# 2sum - why it is such a good question

## 2sum

Given an array of random elements `[1, -8, 1, 2, 36, -24]`

and a target `10`

You are to write an algorithm to get the target from two of the elements of the given array and return their respective index as an sorted array.

```
target = 10
nums = [1,-8,12,3,6,-2,4]
output = [4,6]
```

### First solution - Naive approach

To start we iterate of the array once to get the first element of the two. Meaning we will have a pointer from the beginning of the array to the end of the array.

```
for i in range(len(nums)):
first_number = nums[i]
print(first_number)
```

This approach means that we take the first element of the array. Adding another iteration to look for another element of the array is a bit more complicated since we have to take care of the two pointers and what they are looking at. First iteration, we need to take care of that the last element will be looked at from the second iteration. But how do we combine the two?

But how do we combine the two?

We combine the iterations by having the first index going into the second iterations. Meaning the second iterations starts of where the first iteration start plus one index forward.

```
for i in range(len(nums)):
for j in range(i + 1, len(nums)):
```

First pointer `i`

starts from the beginning, but since we now have a second pointer `j`

also looping through the array; this `j`

will go all the way to the end. However the first pointer does not need to go to the end of the array since we have `j`

taking care of that now.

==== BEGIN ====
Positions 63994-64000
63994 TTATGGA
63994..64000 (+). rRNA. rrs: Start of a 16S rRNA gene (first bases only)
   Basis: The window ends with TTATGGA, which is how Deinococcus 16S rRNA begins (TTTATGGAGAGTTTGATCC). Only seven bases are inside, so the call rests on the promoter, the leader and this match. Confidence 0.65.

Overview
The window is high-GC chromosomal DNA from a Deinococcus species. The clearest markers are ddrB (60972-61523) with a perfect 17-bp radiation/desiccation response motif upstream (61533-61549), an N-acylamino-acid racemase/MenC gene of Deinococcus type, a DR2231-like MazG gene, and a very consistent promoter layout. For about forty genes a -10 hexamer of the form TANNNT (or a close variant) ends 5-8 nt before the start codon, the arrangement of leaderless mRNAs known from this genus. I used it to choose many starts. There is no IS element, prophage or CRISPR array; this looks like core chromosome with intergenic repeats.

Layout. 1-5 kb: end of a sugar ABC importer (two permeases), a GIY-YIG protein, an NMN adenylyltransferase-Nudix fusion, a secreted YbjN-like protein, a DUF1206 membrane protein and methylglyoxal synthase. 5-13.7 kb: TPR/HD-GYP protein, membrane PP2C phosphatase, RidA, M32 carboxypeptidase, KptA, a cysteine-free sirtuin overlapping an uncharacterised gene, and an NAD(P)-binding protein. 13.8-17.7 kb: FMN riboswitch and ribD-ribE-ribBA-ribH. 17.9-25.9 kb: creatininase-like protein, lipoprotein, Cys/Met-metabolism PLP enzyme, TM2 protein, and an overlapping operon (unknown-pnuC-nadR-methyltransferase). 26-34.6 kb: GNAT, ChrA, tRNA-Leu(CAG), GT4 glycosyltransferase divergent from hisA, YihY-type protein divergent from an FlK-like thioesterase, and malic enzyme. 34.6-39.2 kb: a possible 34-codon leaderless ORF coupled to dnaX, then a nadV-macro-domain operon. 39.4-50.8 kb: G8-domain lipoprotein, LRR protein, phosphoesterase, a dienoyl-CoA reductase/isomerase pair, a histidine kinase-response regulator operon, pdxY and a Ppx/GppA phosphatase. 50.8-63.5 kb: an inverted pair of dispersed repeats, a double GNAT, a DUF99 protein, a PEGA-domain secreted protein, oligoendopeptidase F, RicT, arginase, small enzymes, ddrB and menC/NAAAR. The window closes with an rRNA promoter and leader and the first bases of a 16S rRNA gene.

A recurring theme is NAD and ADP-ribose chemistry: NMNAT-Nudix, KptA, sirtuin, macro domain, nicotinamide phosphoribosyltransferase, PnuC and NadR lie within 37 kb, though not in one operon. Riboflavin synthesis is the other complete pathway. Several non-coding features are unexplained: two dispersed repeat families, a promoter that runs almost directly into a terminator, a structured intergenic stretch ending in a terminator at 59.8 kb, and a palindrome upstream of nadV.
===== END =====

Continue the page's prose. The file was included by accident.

```
# first iteration will start in the beginning
# i ends at next last element
nums = [1,-8,12,3,6,-2,4]
i,..., i
for i in range(len(nums) - 1):
# j goes from the pointer of i upto the end of the array
nums = [1,-8,12,3,6,-2,4]
j,..., j
for j in range(i + 1, len(nums)):
```

The whole operation with checking if the two elements actually match for the target can now be calculated given the looping of the array; as we are now iterating over each possible outcome of the array.

```
# O(n)
for i in range(len(nums) - 1):
# O(n)
for j in range(i + 1, len(nums)):
if (nums[i] + nums[j]) == target:
return [i,j]
return []
```

Time and space complexity of the algorithm is n^2 due to the fact that we have a nested for loop of the entire array, but no external variables that we are saving.

time: O(n^2) space: O(1)

# Second approach

What if we could reduce the time but use some more space? This is where we will be using a hashmap of the values that we have seen already to calculate the missing element we would want in order for us to get to the target given the current element we are on.

```
seen_nums = {}
for i in range(len(nums)):
diff = target - nums[i]
if diff in seen_nums:
return [seen_nums[nums[i]], i]
if nums[i] not in seen_nums:
seen_nums[nums[i]] = i
return []
```